UK: Charging for Aftercare Services under s117 Mental Health Act 1983 – The Final Story

Last Updated: 9 September 2003
Article by Andrew Parsons

Originally published in July 2003

The section 117 duty to provide free after-care services, has been subject to a sequence of Court cases on whether such services has to be provided free of charge. Approximately two thirds of all Health Authorities providing aftercare services to those covered under section 117, have for the last two decades been charging for such services1. However, the House of Lords has now made it clear that this is incorrect2.

Section 117 provides that those individuals who have previously been detained for treatment under section 3 of the Act or those convicted and transferred to hospital pursuant to sections 37, 45A, 47 and 48, are afforded a duty by the Primary Care Trust/Health Authority in conjunction with social services, to be supplied with after-care services. The services (which include social work, domiciliary services and residential facilities3) are to be maintained until the PCT or Health Authority in joint agreement with the social services are satisfied that the individual no longer requires them.

Section 117 services are to be provided without charge to the individual.


Why then did some Health Authorities charge for these services?

This was primarily the question posed by the Respondents to the House of Lords in the case of R v Manchester City Council Ex parte Stennett, R v Redcar and Cleveland Borough Council, Ex parte Armstrong & R v Harrow London Borough Council, Ex parte Cobham4

The Respondents had all been admitted to hospital under section 3 of the Act, and on discharge, placed in residential accommodation, a service for which they were all charged. They successfully argued to the Court of Appeal that such a service should be provided free of charge, however, the Authorities appealed to the House of Lords. They argued that section 117 did not function within its own vacuum but rather that it acted merely as the necessary "gateway"5 section to other statutory provisions6 which provide charging regimes for such services7.

House of Lords Decision

The House of Lords dismissed the Authorities’ appeal and held that Section 117 is a free-standing provision which imposes a duty on the PCT/Health Authority and social services authority to provide after-care services to those covered by the section without charge. Such services are to be such aftercare services as the patient is assessed to require.


This ruling places the financial burden for such provisions squarely on the shoulders of the PCT/Health Authority and social services and perhaps even more ominously opens the door to multiple claims being bought on behalf of previous recipients of after- care where they have been charged. Lord Steyn considered the financial impact of such past claims (which could total approximately £80 million) on the NHS before noting that "behind these figures lie, no doubt, innumerable tragic personal stories of mentally-ill individuals who were charged for after-care services."8 Clearly then, such claims have been anticipated by the Judiciary and, barring resourceful use of the Limitation Act 1980, there will be little or no tenable defence.9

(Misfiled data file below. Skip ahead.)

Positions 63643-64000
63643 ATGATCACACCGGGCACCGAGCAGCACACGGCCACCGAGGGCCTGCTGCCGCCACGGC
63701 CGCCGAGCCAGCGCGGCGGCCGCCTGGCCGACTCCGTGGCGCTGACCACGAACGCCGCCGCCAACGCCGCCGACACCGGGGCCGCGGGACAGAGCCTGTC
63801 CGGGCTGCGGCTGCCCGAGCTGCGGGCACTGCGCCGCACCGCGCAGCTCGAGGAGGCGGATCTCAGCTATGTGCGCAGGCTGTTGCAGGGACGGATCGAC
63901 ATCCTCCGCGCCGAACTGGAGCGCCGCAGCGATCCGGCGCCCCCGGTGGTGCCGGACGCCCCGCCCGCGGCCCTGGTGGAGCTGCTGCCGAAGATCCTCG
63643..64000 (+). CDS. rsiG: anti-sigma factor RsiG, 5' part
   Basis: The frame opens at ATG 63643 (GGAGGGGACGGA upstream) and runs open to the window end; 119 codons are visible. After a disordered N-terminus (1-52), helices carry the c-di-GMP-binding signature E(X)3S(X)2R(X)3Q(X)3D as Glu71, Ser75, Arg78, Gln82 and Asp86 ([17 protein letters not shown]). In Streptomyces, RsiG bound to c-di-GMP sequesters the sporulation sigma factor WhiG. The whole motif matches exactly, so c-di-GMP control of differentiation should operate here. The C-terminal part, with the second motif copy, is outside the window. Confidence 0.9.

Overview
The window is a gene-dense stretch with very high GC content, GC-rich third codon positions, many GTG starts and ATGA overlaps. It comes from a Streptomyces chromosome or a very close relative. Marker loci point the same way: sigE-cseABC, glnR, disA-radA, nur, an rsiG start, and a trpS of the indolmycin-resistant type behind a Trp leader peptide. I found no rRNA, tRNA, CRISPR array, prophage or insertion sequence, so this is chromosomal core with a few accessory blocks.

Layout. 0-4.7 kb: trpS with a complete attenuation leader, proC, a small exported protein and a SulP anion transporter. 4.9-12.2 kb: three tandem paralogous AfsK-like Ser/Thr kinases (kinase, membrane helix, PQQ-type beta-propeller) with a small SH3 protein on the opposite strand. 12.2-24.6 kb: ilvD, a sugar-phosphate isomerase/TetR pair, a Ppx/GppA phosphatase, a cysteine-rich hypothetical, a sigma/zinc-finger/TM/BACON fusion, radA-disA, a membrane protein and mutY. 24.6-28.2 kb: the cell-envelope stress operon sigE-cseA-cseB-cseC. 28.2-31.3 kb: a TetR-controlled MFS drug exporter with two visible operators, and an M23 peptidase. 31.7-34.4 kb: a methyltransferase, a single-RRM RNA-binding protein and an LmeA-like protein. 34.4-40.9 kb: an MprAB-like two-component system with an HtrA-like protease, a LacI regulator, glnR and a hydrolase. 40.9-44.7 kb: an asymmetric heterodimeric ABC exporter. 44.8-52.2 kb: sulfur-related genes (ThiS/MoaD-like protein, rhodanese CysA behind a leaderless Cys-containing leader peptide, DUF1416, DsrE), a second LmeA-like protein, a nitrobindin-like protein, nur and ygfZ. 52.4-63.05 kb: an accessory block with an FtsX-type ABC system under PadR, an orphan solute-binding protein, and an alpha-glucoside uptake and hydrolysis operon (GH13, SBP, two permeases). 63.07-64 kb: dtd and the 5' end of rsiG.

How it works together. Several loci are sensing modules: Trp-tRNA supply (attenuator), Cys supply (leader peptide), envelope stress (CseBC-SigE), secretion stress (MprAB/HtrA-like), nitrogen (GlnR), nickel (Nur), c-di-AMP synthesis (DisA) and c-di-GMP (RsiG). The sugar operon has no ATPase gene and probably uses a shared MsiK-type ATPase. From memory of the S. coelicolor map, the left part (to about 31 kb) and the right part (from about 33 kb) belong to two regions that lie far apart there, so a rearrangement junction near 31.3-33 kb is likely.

The decision of the House of Lords has wide reaching implications. Not only will in some cases, future financial provisions have to be set in place to cover both future care provision and even past claims, thought will also have to be given to the procedure by which aftercare services are withdrawn.

Joint policies between PCTs/health authorities and social services are to be agreed to ensure the duty is met (HSC 2000/003). Where funding issues arise, and the health agencies are considering their obligation only to fund health costs under S.3 of the NHS Act 1977, regard may be had to the pooling arrangements for health and social care budgets under the Health Act 1999.


1 Paragraph 4 of Lord Steyn’s Judgement in R v Manchester City Council Ex parte Stennett, R v Redcar and Cleveland Borough Council, Ex parte Armstrong & R v Harrow London Borough Council, Ex parte Cobham [2002] 2 AC 1127.

2 Ibid - As held by their Lordships

3 See Clunis v Camden and Islington Health Authority [1998] 3 All ER 180 at 191

4 [2002] 2 AC 1127

5 Ibid - Paragraph 7 in Lord Steyn’s Judgement

6 Section 21 of the National Assistance Act 1948 provides for the provision of caring residential accommodation to persons over the age of 18 by reason of age, illness, disability or any other circumstance. These reasons have been interpreted to include those who were mentally disordered or at risk of mental disorder. Section 22 of that Act provides a charging regime when such accommodation is provided.

7 See section 22 of the National Assistance Act 1948.

8 Paragraph 4 in Lord Steyn’s Judgement in R v Manchester City Council Ex parte Stennett, R v Redcar and Cleveland Borough Council, Ex parte Armstrong & R v Harrow London Borough Council, Ex parte Cobham [2002] 2 AC 1127.

9 Priaulx, N. Charging for After-care Services under Section 117 of the Mental Health Act 1983 –, Journal of Mental Health Law, December 2002, pp318-319

© RadcliffesLeBrasseur

The content of the article is intended to provide a general guide to the subject matter. Specialist advice should be sought about your specific circumstances.

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